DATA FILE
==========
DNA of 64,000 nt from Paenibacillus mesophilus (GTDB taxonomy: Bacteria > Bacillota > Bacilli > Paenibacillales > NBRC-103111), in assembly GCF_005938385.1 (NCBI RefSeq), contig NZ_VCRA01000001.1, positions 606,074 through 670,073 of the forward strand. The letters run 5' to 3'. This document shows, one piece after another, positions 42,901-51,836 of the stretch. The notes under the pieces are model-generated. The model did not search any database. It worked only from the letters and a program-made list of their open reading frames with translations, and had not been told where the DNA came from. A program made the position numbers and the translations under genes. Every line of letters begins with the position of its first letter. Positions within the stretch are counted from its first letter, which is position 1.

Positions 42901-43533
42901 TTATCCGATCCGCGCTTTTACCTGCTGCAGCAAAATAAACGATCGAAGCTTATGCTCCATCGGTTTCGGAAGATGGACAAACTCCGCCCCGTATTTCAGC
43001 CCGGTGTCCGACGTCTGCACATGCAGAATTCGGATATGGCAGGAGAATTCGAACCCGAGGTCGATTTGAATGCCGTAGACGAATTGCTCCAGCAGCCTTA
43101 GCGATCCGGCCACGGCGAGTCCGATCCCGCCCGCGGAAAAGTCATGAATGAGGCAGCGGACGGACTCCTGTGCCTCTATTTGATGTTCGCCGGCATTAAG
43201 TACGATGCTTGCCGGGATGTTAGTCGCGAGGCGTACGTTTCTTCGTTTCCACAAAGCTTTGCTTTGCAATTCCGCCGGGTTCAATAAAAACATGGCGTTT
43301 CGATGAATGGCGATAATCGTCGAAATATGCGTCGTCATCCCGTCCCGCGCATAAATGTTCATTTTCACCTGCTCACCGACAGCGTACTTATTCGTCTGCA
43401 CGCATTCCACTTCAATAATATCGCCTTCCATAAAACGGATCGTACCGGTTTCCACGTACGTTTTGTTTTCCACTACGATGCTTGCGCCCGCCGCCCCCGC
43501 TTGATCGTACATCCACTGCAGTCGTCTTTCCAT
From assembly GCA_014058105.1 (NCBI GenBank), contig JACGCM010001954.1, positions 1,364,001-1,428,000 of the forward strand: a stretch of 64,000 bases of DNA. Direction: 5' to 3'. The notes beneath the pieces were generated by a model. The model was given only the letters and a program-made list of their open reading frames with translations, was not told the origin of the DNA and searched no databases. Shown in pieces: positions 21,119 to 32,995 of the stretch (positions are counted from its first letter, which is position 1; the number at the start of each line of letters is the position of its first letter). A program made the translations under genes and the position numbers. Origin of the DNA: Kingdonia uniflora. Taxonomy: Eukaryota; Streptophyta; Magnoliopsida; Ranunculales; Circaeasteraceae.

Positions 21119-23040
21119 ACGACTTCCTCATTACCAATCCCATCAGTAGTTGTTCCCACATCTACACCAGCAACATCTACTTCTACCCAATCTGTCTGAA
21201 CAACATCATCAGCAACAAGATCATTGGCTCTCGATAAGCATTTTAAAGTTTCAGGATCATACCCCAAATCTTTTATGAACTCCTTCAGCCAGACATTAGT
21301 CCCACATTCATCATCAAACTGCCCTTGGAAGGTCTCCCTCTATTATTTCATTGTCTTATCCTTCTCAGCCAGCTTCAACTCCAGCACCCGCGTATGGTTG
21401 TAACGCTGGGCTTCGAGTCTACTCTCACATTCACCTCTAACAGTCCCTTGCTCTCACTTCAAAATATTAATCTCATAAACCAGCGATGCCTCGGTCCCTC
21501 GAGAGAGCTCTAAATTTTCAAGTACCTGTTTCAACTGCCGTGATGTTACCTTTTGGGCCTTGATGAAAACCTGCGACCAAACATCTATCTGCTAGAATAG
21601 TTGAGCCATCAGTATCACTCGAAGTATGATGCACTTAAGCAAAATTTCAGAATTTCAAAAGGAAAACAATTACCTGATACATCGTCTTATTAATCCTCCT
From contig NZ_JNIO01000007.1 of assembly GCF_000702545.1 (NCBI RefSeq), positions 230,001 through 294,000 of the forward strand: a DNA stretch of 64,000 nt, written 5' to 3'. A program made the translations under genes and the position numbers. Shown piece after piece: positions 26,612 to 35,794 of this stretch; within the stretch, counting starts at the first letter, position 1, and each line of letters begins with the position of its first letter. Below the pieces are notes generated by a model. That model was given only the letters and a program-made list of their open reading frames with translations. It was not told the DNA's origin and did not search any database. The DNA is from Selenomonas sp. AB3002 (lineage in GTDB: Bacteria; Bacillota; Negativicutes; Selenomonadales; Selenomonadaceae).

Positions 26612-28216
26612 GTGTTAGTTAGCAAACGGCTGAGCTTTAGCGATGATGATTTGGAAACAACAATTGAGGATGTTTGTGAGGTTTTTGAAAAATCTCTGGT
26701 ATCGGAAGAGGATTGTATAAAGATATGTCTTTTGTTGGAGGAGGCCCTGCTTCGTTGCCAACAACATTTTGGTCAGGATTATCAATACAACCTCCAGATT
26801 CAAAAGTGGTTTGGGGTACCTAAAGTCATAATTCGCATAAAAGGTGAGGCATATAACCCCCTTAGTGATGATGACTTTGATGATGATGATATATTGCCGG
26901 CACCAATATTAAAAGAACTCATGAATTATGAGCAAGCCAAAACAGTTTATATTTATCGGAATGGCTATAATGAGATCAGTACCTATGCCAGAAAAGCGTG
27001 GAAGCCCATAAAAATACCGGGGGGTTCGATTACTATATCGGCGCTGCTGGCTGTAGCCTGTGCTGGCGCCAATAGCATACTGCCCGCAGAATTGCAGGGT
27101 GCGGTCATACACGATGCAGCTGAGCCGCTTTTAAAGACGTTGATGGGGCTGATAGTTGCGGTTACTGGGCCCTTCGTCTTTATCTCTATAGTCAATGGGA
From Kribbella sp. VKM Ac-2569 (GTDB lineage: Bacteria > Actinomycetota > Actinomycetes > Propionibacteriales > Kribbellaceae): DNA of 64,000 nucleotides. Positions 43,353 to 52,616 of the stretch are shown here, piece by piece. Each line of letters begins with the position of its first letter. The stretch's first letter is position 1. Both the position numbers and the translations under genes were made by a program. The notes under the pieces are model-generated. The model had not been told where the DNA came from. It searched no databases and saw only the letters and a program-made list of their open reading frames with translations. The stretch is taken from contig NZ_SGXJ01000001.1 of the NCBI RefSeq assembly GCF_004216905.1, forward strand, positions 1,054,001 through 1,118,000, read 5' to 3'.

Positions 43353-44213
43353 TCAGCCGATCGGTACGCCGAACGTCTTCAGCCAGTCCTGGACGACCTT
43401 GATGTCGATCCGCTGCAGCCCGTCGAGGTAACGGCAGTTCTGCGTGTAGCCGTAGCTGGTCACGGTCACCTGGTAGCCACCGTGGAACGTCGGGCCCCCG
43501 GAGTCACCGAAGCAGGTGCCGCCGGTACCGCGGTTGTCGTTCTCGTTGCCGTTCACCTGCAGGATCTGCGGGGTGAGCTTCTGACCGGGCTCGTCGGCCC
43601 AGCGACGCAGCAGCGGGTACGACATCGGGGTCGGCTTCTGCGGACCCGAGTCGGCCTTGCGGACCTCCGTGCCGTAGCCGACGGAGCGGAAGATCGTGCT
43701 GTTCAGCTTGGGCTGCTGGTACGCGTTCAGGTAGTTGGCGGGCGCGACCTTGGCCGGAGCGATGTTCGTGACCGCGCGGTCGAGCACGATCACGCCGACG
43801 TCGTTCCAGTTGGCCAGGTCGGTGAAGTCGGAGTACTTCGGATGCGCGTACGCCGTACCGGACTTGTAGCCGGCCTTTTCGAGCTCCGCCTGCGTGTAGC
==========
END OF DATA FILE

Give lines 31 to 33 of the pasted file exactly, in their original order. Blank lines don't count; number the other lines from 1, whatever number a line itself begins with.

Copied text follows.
43601 AGCGACGCAGCAGCGGGTACGACATCGGGGTCGGCTTCTGCGGACCCGAGTCGGCCTTGCGGACCTCCGTGCCGTAGCCGACGGAGCGGAAGATCGTGCT
43701 GTTCAGCTTGGGCTGCTGGTACGCGTTCAGGTAGTTGGCGGGCGCGACCTTGGCCGGAGCGATGTTCGTGACCGCGCGGTCGAGCACGATCACGCCGACG
43801 TCGTTCCAGTTGGCCAGGTCGGTGAAGTCGGAGTACTTCGGATGCGCGTACGCCGTACCGGACTTGTAGCCGGCCTTTTCGAGCTCCGCCTGCGTGTAGC